Moral code of the Religio Romana

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Moral code of the Religio Romana

Postby Gnaeus Dionysius Draco on Mon Nov 01, 2004 3:29 pm


I have a quick question. Often when we talk about antique religions, I have the feeling that there's not as strong a moral code attached to them, or a very loose one (à la Wiccanism). Is this really true? And did the Roman dieties have exemplary functions, or were they just larger-than-life manifestations of cosmic forces? E.g. in ancient Norse religion it is interesting to note that the lower classes were more into the worshipping of the warrior gods Thor and Tyr, who were recognised as being good gods, whilst the aristocracy preferred the morally ambiguous Odin. Did the Romans, too, attach moral qualities to certain gods?

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Postby Quintus Aurelius Orcus on Mon Nov 01, 2004 5:10 pm

Salve Draco

good question. It is one that usually is brought up by a newbie (no offense i'm not taliking about you) or someone interested in Greek and roman mythology. What is lost to many people whn reading these myths is that they forget that they reading stories about Gods and Gods do have a different set of rules, morales than humans do. gods can do things that humans can not do like incest, patricide and matricide. These things are severly punished by Gods and should also be punished by humans for what they did. Orestes killed his mother and her lover, but when he commited this act, he was driven mad by the Furies and Apollon came to his rescue. Oedipus was also punished by the Gods for marrying his mother, killing his father and getting his own mother pregnant.
There is a certain moral code attached to it, not the same one like you find in monotheistic faiths, but its there. The Delphic maxims and Solon's tenets come to mind. Instead of the Gods giving us a certain moral code or codes to live by, we have to create them ourselves and I think in origin, the Delphic maxims were partially divine, and partially human inventing. Zeus and Jupiter do expect from people to be hospitable towards anyone. I think that the moral code or codes can be found in the myths, although not always, sometimes they do show up there.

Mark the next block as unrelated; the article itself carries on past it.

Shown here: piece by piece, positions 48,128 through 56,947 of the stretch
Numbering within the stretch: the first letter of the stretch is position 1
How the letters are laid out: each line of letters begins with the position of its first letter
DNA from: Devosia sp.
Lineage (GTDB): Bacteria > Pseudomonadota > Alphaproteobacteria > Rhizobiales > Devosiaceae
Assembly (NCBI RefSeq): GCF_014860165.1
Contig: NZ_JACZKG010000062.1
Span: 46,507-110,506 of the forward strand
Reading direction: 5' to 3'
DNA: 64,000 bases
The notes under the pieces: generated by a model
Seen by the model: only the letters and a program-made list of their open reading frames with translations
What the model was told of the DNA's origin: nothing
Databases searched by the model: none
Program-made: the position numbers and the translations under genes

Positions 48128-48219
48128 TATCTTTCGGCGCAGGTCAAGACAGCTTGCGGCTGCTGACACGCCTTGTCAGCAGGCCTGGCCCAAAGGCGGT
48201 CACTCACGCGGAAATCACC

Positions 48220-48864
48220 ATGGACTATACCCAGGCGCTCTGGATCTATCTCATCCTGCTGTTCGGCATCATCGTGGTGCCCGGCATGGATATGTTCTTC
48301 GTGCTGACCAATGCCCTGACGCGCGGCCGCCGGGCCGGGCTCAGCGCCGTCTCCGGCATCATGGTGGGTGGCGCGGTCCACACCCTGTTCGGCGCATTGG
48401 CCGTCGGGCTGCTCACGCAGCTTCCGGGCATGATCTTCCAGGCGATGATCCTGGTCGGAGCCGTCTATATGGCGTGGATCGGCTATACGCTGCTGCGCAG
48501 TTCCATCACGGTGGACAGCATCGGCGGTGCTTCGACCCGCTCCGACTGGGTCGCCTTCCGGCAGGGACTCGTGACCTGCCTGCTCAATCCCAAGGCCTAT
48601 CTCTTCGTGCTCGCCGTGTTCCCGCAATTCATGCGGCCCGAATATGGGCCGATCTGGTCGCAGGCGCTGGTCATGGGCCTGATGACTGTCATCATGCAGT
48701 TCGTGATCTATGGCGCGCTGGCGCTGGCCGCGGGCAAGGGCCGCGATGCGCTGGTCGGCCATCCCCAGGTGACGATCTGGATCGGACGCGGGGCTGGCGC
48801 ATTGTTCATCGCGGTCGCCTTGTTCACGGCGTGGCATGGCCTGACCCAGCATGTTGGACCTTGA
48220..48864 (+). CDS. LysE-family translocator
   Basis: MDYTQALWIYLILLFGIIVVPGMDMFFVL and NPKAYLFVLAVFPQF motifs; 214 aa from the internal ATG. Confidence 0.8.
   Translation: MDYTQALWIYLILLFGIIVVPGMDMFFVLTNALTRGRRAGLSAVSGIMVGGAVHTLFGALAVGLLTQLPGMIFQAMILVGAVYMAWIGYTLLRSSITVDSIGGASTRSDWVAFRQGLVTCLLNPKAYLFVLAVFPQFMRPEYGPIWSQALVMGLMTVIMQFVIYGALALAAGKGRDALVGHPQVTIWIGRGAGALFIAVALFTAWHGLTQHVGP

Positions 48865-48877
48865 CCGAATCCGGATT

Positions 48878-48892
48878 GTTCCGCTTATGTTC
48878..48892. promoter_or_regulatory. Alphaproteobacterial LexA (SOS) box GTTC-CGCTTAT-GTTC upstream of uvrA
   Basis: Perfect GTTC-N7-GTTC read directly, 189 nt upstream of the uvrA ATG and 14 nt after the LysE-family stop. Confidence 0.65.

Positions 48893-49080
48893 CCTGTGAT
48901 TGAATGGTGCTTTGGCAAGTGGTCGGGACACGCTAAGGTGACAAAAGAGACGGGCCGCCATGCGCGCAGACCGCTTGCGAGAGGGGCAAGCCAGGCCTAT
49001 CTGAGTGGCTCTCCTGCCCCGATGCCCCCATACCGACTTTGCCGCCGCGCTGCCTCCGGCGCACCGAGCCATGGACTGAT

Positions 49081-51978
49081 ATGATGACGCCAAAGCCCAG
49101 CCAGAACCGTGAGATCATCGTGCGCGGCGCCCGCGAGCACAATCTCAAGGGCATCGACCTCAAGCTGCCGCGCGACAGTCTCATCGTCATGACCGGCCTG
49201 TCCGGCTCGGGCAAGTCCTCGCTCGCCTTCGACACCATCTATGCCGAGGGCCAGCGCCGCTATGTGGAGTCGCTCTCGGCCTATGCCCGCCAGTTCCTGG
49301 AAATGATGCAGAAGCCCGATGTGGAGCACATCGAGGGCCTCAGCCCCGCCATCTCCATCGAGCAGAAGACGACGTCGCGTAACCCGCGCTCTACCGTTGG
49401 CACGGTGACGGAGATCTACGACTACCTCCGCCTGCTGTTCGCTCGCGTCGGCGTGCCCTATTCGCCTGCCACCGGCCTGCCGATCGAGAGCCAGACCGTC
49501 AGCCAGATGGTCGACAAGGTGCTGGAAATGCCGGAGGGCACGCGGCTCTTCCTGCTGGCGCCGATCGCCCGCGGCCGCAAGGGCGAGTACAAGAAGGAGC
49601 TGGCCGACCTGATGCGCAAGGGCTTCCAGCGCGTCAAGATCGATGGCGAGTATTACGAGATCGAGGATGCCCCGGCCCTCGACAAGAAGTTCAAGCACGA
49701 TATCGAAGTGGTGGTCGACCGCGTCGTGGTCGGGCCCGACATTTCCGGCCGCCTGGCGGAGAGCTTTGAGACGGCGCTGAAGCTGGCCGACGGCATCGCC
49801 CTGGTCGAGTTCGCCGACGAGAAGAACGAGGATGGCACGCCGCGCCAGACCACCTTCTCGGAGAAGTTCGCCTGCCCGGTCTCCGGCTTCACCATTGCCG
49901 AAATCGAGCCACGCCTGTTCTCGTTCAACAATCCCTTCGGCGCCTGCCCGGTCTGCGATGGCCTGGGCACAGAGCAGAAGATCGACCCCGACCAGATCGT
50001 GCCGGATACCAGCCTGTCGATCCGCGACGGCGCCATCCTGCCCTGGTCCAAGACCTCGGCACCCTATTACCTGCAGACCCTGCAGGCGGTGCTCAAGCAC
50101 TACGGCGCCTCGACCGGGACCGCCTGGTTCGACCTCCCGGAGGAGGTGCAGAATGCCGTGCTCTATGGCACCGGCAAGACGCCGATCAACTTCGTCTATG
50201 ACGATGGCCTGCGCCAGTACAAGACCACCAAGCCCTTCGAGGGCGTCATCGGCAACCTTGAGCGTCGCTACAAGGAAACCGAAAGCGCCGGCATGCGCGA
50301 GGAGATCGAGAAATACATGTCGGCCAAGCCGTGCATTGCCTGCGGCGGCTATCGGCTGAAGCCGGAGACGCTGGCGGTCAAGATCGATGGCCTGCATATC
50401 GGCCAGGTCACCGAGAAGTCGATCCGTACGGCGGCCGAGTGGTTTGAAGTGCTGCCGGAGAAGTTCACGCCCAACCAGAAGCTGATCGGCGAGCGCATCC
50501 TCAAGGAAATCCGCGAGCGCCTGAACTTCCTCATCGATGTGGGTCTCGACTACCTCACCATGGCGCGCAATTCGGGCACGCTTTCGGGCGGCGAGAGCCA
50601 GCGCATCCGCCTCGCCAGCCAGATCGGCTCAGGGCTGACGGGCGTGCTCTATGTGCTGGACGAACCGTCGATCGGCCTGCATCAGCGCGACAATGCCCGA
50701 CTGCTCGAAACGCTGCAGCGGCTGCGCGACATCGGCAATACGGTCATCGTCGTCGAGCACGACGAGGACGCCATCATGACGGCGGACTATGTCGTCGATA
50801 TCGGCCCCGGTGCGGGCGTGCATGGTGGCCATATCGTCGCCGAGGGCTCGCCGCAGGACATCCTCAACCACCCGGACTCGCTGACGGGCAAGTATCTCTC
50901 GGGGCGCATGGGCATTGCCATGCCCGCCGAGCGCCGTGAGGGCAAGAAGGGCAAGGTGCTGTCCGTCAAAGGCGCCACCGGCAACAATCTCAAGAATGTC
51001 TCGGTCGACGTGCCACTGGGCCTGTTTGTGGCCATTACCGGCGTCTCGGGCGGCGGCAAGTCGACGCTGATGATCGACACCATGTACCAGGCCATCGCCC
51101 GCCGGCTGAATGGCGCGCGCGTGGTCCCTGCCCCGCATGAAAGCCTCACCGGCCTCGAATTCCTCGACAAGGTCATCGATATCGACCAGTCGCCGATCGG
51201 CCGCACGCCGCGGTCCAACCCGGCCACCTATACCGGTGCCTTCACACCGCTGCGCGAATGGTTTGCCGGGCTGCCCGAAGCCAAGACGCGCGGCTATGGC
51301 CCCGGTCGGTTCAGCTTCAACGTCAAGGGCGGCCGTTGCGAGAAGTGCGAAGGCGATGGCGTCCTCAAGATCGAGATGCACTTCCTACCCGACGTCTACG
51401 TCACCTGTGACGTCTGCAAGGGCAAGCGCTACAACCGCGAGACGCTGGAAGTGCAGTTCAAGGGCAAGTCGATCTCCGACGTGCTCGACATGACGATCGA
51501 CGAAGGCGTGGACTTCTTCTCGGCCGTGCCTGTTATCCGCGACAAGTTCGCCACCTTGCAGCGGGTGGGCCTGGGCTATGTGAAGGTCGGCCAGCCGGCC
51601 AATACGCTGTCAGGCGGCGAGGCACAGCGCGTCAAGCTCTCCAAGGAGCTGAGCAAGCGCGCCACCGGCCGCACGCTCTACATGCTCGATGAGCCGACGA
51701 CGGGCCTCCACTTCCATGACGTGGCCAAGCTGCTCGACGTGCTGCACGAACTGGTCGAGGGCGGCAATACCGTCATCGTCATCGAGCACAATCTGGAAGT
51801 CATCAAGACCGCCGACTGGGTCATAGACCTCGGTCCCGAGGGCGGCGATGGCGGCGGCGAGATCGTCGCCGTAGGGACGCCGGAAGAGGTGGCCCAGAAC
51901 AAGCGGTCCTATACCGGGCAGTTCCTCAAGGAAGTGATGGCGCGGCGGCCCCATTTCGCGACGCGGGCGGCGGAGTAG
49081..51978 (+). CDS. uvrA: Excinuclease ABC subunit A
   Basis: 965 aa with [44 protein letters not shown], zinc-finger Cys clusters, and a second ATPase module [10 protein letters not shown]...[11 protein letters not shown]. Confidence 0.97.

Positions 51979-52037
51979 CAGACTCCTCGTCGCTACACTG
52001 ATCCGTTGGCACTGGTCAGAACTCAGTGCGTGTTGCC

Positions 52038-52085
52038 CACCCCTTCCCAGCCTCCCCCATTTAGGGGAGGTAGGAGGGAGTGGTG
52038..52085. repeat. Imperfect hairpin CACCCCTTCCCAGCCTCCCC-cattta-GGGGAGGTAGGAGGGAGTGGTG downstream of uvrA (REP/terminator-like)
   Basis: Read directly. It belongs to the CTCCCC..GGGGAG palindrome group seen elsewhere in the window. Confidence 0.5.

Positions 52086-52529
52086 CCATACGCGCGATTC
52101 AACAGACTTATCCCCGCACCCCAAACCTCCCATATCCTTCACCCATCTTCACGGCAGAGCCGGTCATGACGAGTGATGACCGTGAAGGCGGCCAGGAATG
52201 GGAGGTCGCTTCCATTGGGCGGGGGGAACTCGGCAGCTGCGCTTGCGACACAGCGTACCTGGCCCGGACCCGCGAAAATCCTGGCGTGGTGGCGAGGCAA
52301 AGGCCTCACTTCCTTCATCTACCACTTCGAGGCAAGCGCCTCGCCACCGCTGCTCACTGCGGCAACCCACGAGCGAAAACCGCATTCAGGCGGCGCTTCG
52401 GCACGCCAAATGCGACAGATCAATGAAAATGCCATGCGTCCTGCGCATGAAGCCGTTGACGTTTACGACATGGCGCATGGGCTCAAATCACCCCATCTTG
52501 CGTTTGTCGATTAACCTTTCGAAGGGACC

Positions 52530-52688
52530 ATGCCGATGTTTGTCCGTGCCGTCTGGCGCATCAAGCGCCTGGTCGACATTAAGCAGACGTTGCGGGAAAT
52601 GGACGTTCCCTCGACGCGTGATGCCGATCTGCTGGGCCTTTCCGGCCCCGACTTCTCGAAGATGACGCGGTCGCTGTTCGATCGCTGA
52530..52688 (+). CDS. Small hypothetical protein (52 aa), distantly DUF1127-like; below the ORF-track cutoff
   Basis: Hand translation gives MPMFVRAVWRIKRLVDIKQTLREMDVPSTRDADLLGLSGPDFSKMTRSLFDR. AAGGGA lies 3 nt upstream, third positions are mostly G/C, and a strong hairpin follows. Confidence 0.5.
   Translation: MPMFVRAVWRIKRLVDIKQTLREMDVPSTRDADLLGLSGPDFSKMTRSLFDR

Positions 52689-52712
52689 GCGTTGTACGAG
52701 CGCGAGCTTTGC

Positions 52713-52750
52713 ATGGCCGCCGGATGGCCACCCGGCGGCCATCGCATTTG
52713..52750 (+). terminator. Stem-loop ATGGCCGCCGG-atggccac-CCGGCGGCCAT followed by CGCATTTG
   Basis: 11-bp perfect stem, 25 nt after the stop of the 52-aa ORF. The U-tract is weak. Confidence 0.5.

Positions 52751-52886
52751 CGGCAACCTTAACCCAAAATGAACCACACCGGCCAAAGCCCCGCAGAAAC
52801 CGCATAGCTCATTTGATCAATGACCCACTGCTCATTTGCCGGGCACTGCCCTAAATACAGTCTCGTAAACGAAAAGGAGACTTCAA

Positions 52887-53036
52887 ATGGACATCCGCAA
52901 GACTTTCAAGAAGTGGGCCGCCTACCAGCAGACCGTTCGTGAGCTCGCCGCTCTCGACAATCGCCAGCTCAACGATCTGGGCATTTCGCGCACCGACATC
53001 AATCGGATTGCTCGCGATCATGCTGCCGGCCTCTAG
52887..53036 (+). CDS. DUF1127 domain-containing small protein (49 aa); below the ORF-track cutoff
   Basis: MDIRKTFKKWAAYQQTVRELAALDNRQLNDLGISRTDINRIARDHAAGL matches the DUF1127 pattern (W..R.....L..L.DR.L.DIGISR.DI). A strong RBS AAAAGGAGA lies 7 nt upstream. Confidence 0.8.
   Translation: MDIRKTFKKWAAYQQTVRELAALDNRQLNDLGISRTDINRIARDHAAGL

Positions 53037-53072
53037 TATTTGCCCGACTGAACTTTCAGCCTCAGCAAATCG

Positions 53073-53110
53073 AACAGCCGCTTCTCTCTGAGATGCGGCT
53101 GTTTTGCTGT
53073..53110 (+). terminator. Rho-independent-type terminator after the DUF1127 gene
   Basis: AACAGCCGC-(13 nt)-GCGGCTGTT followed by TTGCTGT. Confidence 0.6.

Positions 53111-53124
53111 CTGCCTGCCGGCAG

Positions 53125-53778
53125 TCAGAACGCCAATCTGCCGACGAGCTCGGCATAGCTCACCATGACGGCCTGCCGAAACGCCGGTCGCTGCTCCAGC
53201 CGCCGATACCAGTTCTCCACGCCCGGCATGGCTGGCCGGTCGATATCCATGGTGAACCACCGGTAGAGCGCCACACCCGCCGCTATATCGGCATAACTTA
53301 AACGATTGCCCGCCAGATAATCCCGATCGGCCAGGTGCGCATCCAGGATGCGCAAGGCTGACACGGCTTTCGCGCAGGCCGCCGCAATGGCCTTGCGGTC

I don't see the Gods as manifestations of cosmic or natural forces. Those forces might be a part of them, it is however what they truly are. To me the Gods are eternal, immortal. They don't have a beginning, nor do they have an end. So I don't see them as Gods who only have exemplary functions. The Norse Gods aren't like that either. I doubt that the Romans saw their Gods like that. Gods are just to complex to put them in certain corners. The Romans and Greeks probably knew this as do most modern pagans. At least those who are reconstructionists and eclectics.
The aristocracy will probaby hold certain Gods in the pantheon higher in esteem than other Gods. Most aristocratic families did held high profile religious functions. At Eleusis, a aristocratic family was in charge as the priests of the Eleusinian Mysteries. It could partially explain why there isn't much known about certain cults of Haides, Hekate and probably other Gods like Morpheus, etc...
hope it kind of answered your questions.

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Postby Horatius Piscinus on Thu Nov 04, 2004 5:55 am

Salve mi Draco

"Everything that is fortunate comes to those who follow the Gods, adversity to those who scorn Them." ~Livy 5.51.5

It can be argued the Livy's work is not a record of historical facts, but was written as a moral tale. Such stories as Livy told, and the many versions of these stories as told by others, did act as moral examples to Romans. Just take a look at Valerius Maximus. They are in that tales of humans, but also stories of how people related to the Gods and what rewards and punishments came upon them from the Gods for their actions. In this Livy's work is comparable to parts of the Vedas and to the Jewish texts. The other great body of work on morality, even for the Romans, was that of the Iliad, and to a lesser extent the Odyssey. Ovid used the myths to tell a moral tale too, if you follow through his Metamorphoses as a single story as he intended. There was not a single version of any myth, and there was not a single way of interpreting any myth. There in lies the real power of myth, instructing through its allegories on what are human affairs rather than divine matters. "What old woman today," asked Cicero, "actually still believes in the chimera?" Myths with a literal uderstanding were meant only for children and those of childish minds, while the Romans and Greeks knew them to be allegories. Morality in an adult world is never so simple, thus the myths reveal moral questions from several different angles at the same time. "How often, Jove, have You wept over the loss of a lover?" That is not a question you can ask of a child, while how it resonates with an adult delivers a very powerful moral lesson.

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